After spending a lot of days on Flickr admiring other people’s creations, I have found a fairly interesting website about how to actually cook these lovely meals. It is called Cooking for Engineers, for those weird geeks with an amazing analytical mind like me, a Software Engineer a.k.a. Geek.
I’ve browsed through all the recipes on that particular website and I was blown away by the delicious-looking meals in the pictures and their analytically broken-down recipes. But I must say that the cakes impressed me the most. A great variety of tasty cakes with recipes, which seemed easy even for a child to try them out. This was the moment when I decided to try one of them out by myself. Yes, you’ve read it right… me, who never ever baked anything but only helped my mom by passing the flour and most importantly licking out the pots after my mom finished.
Last week a colleague brought a cheesecake to the office on the occasion of his birthday. The cheesecake is surely one of my favorite desserts and, even though this one was without any cracker crust, I devoured my slice with great enjoyment. After this great delight, I’ve started reading more about it to see how it is actually made. The cake has multiple varieties which can be accomplished by adding different flavors to the cake itself or as a topping: like nuts, chocolate or fruits; using different cheese types: like cream cheese, Neufchatel, cottage cheese or ricotta; with or without heavy cream; with or without cracker crust; and so on.
I’ve stumbled upon the New York-style Cheesecake recipe on the above-mentioned website with the most suggesting name, Cooking for Engineers, and analyzed carefully each step of the recipe how to reproduce this delicious dessert, including the pictures corresponding to the steps. It seemed easy enough: making a cracker crust, then just mixing all the ingredients for the filling and finally let it bake.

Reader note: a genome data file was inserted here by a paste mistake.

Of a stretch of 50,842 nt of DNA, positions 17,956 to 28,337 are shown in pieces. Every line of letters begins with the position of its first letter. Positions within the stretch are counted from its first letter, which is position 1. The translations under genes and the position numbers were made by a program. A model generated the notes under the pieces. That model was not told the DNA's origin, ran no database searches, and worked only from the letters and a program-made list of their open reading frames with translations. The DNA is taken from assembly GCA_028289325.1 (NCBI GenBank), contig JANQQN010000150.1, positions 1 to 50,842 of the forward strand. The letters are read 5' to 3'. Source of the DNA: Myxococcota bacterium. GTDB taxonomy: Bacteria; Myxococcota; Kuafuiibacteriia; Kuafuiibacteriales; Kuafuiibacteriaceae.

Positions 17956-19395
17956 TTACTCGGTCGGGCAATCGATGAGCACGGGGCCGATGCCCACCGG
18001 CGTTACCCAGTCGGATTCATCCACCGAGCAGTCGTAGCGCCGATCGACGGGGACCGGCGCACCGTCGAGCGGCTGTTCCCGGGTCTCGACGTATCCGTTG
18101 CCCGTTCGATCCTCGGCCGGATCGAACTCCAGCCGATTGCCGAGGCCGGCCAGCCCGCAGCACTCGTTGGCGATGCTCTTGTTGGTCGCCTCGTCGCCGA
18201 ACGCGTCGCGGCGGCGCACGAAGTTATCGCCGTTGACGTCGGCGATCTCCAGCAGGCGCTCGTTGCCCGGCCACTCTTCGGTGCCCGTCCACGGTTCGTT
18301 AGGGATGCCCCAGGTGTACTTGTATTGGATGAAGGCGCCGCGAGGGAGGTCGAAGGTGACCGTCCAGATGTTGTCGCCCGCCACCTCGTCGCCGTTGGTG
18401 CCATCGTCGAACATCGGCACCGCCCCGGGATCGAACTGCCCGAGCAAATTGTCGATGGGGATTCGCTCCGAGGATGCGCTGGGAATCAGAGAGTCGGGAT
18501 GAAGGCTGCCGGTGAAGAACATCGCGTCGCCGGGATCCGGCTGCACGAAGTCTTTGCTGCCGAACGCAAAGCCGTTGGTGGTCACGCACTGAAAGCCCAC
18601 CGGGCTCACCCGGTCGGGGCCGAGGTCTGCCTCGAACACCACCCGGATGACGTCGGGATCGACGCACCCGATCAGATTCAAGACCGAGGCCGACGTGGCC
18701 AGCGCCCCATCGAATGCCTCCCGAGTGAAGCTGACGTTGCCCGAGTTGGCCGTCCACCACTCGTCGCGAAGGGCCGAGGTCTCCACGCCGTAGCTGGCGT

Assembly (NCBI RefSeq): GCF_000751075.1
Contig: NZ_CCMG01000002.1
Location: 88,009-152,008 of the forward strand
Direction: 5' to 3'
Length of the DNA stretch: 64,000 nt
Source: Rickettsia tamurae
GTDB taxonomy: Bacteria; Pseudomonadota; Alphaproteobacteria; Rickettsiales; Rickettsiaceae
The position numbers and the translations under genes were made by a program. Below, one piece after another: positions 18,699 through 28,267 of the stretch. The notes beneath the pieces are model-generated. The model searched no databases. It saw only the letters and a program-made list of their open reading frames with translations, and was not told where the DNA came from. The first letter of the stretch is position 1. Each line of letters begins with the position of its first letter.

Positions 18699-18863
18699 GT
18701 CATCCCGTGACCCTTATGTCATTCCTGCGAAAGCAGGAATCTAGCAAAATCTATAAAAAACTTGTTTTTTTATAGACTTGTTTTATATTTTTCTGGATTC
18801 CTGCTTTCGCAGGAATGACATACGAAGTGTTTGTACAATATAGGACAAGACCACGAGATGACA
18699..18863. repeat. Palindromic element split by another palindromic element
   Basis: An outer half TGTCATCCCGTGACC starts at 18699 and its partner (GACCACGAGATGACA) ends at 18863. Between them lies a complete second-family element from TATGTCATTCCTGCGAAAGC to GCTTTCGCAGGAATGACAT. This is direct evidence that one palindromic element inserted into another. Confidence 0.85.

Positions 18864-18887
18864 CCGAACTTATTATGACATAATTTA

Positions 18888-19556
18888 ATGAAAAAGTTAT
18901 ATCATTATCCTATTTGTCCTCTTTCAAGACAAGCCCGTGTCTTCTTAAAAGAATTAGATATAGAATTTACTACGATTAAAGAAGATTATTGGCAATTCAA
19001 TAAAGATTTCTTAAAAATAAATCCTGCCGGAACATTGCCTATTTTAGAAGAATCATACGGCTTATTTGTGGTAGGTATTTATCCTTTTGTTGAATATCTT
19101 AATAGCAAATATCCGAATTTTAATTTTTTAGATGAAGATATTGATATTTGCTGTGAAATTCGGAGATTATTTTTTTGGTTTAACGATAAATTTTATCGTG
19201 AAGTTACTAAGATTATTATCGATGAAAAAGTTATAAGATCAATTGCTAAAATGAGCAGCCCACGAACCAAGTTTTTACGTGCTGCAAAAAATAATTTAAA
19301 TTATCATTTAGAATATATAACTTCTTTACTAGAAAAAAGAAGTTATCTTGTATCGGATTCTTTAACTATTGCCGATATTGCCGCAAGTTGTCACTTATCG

As soon as the opportunity opened when the weekend approached, I felt that I am ready to try to bake my first cake ever and this recipe seemed perfect for my ignorant baking knowledge. After buying all the ingredients based on a previously-written shopping list with accurate portions, I’ve rushed home and started preparing the crust. This went easy and soon the baked crust was ready.
The next step was mixing the ingredients for the filling. This proved to be tougher than I thought. The Philadelphia cream cheese, which we picked specifically as being the best and tastiest for making cheesecake, was too hard and thus difficult to mix. Not even the mixer wanted to collaborate. Then my attempt to mix it manually failed, because of my lack of muscles. Like a knight in shining armor riding a white horse to slay the dragon, my assistant, also known as sn0wcat, volunteered to help me out in this area. I was still helpful by adding the ingredients step by step in the right moment as the recipe required but sn0wcat was mixing the filling continuously to achieve that perfect smooth consistency. So we managed to complete it together… there it was, the baked cracker crust and the filling ready, and there we were, standing in front of it proud and happy after succeeding to bring everything together.
After adding the filling over the crust and adding it in the oven, the waiting period started. Everyone, including the cats, was very eager to see the results of our work.